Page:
In addition to supporting herd management with sensor technology, the automation of daily routine tasks plays an important role in the further development of husbandry methods in milk production. The DLG members taking part in the survey are particularly interested in automatic milking and automatic feed pushing. This is because automatic milking frees up labour capacity that can be used for animal observation and follow-up checks. It reduces the manpower required for milking and relieves farm managers in their search for competent staff, which is an important factor in view of the shortage of labour.
Automatic feed pushing is also rated as important by the participants in the survey. Because this automation creates leeway for other activities in the company. In addition, more regular feed pushing can be implemented via automation, which leads to a higher feed utilisation. This is an important aspect, especially in organic dairy farming with reduced use of milk performance feed.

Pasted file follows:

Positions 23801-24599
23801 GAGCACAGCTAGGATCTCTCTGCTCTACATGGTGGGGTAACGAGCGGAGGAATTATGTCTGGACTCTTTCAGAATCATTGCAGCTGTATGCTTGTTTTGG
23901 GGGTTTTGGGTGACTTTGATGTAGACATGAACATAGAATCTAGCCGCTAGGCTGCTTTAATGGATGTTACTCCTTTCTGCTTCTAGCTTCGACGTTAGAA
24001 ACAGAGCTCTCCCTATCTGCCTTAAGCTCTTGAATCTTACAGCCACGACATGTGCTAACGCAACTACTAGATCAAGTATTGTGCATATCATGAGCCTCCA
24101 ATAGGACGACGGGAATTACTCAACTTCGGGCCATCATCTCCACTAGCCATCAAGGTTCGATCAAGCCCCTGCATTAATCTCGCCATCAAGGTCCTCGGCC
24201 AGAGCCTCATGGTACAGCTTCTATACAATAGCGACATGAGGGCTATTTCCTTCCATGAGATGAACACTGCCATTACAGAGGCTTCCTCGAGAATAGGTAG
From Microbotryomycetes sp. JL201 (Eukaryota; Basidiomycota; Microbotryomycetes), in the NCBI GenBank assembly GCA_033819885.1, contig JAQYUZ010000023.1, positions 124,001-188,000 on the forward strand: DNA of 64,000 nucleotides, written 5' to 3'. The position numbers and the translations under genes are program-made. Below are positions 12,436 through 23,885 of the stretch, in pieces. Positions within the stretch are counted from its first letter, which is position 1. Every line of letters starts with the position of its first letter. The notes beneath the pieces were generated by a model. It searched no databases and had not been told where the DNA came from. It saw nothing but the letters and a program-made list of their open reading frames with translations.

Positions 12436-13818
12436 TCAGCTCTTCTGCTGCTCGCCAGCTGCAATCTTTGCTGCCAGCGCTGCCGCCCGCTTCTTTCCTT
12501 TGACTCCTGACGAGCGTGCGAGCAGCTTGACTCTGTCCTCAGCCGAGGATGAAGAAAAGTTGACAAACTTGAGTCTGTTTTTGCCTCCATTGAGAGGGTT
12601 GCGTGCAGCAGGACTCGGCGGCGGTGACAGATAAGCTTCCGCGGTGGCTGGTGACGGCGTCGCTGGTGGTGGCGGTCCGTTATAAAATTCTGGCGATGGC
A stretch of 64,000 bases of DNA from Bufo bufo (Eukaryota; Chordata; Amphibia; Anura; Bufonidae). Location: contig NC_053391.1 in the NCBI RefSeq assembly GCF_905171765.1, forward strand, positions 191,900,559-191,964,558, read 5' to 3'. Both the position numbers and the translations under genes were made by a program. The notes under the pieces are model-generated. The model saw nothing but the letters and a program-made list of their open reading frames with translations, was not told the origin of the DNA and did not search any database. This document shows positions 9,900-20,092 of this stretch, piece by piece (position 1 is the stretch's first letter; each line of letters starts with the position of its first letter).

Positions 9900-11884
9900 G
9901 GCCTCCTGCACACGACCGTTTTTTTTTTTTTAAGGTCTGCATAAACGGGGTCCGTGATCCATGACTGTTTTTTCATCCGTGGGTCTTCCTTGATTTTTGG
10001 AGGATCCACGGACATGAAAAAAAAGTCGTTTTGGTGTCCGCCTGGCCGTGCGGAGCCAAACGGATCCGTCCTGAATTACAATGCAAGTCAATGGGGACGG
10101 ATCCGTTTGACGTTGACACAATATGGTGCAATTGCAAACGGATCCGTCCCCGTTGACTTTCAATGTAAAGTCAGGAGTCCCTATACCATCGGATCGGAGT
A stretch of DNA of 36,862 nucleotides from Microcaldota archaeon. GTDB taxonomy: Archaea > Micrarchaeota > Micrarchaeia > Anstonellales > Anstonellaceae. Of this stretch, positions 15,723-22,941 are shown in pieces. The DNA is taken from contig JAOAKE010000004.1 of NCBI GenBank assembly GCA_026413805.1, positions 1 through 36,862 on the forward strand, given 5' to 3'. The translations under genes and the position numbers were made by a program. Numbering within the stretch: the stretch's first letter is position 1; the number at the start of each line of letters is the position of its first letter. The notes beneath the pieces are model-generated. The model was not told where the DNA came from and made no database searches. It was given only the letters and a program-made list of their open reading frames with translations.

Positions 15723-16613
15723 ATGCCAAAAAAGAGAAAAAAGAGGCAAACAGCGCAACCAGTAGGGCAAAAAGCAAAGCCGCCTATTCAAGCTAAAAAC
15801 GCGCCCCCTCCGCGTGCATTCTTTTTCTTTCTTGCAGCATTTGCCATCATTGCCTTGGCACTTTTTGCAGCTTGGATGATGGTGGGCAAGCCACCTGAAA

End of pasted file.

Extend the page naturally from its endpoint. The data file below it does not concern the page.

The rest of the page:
In the field of pig farming, the DLG member survey rated the importance of outdoor climate stimuli, animal welfare, herd management and animal observation (see Fig. 4).
Livestock farming must be oriented towards the needs of the animals – this is a central social demand placed on animal owners. Organic pig farming has adapted to this with open-air runs, more space and straw bedding to keep the pigs occupied, as well as feed largely from the farm itself or from cooperative farms.